This time next year, corporation tax will undergo a revolution and, according to Nigel McMutrie, senior tax manager with KPMG, many companies are still unprepared. Finance directors throughout the UK should be implementing internal systems to cope with the changes which are likely to affect businesses in three ways. First, advance corporation tax, which is levied on the dividends that companies pay out, is being scrapped. Second, for the 20,000 largest companies, payments will be quarterly and based on an estimate for the current year. Finally, companies are to get their own brand of self-assessment, working out their own tax and paying it, rather than waiting for the Inland Revenue to confirm what is due. From the beginning of July, those whose accounting period ends in July will also fall under new legal obligations to keep records of their business transactions.
Failure to do so will incur stiff penalties.
But, says the Revenue, corporation tax self-assessment (CTSA) represents less of a dramatic change for companies than its equivalent for individuals because, under the recently introduced 'pay and file' system, companies already have to work out their own tax. Tony Elwood, partner responsible for active tax management at Coopers & Lybrand, disagrees: 'Pay and file is more like the opening of negotiations. With CTSA, you have to decide what your liability is going to end up being. You can run the risk of penalties but, if you do the same as under pay and file, it becomes a high-risk strategy.' As McMutrie also warns, CTSA 'represents a fundamental change to revenue raising and will see a much tougher approach from the Inland Revenue'.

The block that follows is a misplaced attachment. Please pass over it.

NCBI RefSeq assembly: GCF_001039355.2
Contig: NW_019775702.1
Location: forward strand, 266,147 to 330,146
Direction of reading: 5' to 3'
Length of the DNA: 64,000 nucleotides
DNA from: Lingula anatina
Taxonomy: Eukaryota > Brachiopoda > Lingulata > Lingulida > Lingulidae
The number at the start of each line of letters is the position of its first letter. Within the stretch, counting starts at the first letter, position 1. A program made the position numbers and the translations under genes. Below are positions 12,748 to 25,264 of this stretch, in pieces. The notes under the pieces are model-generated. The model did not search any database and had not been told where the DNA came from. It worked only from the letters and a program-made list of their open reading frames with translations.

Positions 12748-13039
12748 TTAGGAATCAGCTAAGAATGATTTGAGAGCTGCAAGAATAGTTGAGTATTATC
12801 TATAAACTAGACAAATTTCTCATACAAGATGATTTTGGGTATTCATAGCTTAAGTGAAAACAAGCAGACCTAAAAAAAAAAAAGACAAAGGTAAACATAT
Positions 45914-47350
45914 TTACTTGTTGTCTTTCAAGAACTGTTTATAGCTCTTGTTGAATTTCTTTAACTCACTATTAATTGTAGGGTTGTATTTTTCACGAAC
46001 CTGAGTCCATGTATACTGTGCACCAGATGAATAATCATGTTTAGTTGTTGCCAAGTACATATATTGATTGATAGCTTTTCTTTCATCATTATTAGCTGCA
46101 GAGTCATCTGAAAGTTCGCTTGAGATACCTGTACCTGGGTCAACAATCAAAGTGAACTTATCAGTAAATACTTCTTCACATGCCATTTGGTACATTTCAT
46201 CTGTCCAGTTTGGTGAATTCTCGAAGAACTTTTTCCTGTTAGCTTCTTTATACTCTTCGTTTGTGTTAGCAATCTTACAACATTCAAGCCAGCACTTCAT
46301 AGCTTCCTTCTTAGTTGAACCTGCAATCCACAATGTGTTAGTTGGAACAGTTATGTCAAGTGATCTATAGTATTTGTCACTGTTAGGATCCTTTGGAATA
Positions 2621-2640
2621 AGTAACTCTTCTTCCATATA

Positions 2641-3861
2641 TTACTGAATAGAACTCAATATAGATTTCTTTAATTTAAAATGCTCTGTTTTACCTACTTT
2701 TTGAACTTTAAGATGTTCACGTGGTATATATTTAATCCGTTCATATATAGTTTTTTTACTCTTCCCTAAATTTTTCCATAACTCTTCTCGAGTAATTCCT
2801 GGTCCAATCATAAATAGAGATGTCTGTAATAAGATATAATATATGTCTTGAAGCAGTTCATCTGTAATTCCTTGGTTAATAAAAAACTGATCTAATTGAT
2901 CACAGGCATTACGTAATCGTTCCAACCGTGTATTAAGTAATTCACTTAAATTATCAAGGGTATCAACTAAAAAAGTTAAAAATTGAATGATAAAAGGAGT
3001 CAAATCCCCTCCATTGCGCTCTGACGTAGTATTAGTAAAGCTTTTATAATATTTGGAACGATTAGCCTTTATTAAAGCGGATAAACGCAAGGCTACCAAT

Part and parcel of the change is a switch of emphasis by the Revenue from calculating tax assessments to auditing returns. Under what former chancellor Kenneth Clarke called 'spend to save', it will concentrate on areas where extra tax can be raised.
Two key issues will be transfer pricing and controlled foreign companies. Transfer pricing concerns transactions between different companies in the same group, operating under different tax jurisdictions. In future, returns will have to state that such transactions were on an 'arm's length' and commercial basis. The same applies to controlled foreign companies, subsidiaries that can be used to take advantage of tax havens. As Nigel Eastaway, chairman of the Chartered Institute of Taxation's technical committee, advises: 'It is worth considering going to the Revenue for an advance agreement.'
While a well-run company should already be keeping most of the records required under the new rules, some extra administration may be necessary.
Bill Dodwell, a tax partner with Arthur Andersen, explains: 'Difficulties will come with international transactions, especially transfer pricing.
You'll need to be able to show how the price was fixed and what services were provided.' The fact that payments will be based on a forecast of current year profits means businesses will have to back up that forecast with documentation. A tax manager with one multinational in the energy sector believes 'this will incur extra administrative costs and it's hard to predict movements in oil prices, for example. Inter-company services could also present a problem.'
Nigel Collin, finance director of chemicals manufacturer Mitchanol International, says: 'We forecast on a monthly and annual basis rather than quarterly but the IR seems to assume that all companies draw up quarterly forecasts.' Like many finance directors, Collin is sure the new rules will mean greater administration costs and higher fees for professional advisers. But, as Coopers' Elgood puts it: 'If the Revenue is spending to save, then you should too.'